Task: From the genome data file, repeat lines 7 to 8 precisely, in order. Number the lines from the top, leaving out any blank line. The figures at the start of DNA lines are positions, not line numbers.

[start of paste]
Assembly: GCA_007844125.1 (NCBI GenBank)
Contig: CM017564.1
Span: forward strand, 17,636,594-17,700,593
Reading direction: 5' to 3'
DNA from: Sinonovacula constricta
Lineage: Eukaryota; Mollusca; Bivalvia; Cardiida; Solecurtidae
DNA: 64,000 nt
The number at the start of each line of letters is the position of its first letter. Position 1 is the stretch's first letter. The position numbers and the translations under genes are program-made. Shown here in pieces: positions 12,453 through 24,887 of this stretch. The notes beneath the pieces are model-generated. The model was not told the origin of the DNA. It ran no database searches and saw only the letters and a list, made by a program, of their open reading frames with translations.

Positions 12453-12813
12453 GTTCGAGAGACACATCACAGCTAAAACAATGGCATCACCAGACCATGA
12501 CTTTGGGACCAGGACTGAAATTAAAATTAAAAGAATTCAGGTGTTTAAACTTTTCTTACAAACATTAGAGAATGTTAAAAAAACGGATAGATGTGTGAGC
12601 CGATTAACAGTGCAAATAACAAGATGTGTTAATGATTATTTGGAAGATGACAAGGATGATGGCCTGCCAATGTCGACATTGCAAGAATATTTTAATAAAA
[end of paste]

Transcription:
DNA: 64,000 nt
The number at the start of each line of letters is the position of its first letter. Position 1 is the stretch's first letter. The position numbers and the translations under genes are program-made. Shown here in pieces: positions 12,453 through 24,887 of this stretch. The notes beneath the pieces are model-generated. The model was not told the origin of the DNA. It ran no database searches and saw only the letters and a list, made by a program, of their open reading frames with translations.